Remember #Bendgate? Back in September 2014, just days after the launch of the Apple iPhone 6
and Apple iPhone 6 Plus
, several owners of the latter model complained that the handset would bend if carried for too long in a front pocket
. Soon it became apparent that both models were predisposed to bending. Apple responded to this by calling the bending "extremely rare," claiming that it tested the two phones using "3-point bending, pressure point cycling, sit, torsion & user studies." At the time, Apple said that only nine customers had complained that their new iPhone models had bent.
According to court documents, Apple knew that the iPhone 6 was 3.3 times more likely to bend than the iPhone 5s
, and the iPhone 6 Plus was 7.2 times more likely to fold. While the documents were under seal, U.S. District Court judge Lucy Koh made some of them public today following her decision in a recent case.
Internal court documents recently unsealed reveal that Apple knew that its 2014 models were more susceptible to bending
Some see a connection between the bending and the so-called "Touch Disease"
that made the touchscreen on several iPhone 6 and iPhone 6 Plus units unresponsive. The screens also would display a flickering gray horizontal bar at the top of the screen. Apple blamed it on phones that were dropped multiple times on a hard surface. The company said that there were no engineering issues with the two phones, but in May 2016 it started to reinforce the part of the logic board related to "Touch Disease."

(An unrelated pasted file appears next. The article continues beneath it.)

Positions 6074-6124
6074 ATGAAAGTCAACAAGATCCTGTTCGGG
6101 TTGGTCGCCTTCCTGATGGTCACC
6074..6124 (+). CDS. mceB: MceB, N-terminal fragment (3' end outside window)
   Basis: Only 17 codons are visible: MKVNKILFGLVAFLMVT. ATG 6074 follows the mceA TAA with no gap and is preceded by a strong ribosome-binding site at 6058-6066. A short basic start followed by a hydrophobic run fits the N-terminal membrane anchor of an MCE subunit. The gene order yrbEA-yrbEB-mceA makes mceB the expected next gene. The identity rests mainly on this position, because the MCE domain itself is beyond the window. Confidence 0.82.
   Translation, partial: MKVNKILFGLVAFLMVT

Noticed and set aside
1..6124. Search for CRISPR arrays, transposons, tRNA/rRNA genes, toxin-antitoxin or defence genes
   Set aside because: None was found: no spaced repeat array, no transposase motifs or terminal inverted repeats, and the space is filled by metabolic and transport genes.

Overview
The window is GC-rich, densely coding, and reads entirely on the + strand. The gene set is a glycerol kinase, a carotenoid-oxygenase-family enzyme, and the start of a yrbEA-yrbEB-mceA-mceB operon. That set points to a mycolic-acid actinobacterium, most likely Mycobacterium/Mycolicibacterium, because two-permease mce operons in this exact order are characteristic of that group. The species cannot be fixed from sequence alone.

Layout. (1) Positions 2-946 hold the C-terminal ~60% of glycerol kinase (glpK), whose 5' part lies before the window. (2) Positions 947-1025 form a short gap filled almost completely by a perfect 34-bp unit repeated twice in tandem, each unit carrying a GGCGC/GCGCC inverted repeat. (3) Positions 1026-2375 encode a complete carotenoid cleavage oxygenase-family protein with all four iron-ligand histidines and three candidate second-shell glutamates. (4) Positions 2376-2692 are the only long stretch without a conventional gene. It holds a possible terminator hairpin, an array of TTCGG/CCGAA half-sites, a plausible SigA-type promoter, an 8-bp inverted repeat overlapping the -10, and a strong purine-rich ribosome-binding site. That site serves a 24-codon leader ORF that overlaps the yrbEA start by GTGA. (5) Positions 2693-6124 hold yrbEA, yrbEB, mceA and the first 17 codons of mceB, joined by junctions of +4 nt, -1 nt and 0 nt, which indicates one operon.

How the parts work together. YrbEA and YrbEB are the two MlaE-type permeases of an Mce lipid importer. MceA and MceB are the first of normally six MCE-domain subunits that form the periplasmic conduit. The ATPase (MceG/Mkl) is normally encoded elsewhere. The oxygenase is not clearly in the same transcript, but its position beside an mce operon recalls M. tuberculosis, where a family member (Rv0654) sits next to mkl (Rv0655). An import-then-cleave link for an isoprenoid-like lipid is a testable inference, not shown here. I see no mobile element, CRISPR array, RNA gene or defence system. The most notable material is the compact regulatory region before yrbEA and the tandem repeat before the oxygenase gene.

The bending, and Apple's decision not to use an epoxy found on all previous iPhone models, apparently led to Touch Disease
The wheels of justice move slowly. Earlier this month, Judge Koh denied the plaintiff's request for class action certification. Koh said that the plaintiff's did not have a system in place for distributing any damages awarded to members of the class. The plaintiffs say that they will appeal Koh's decision or request that she reconsider her ruling.
Meanwhile, the court documents clearly show that Apple had an inkling that the iPhone 6 and iPhone 6 Plus were more likely to bend than any other phone the company ever released. And another document revealed that an epoxy used by the company on all of its previous models were not used on its 2014 phones. That could lead to a chip losing its contact with the circuit board it was attached to, due to bending. And a loose chip was one of the theories that independent phone technicians came up with to explain "Touch Disease."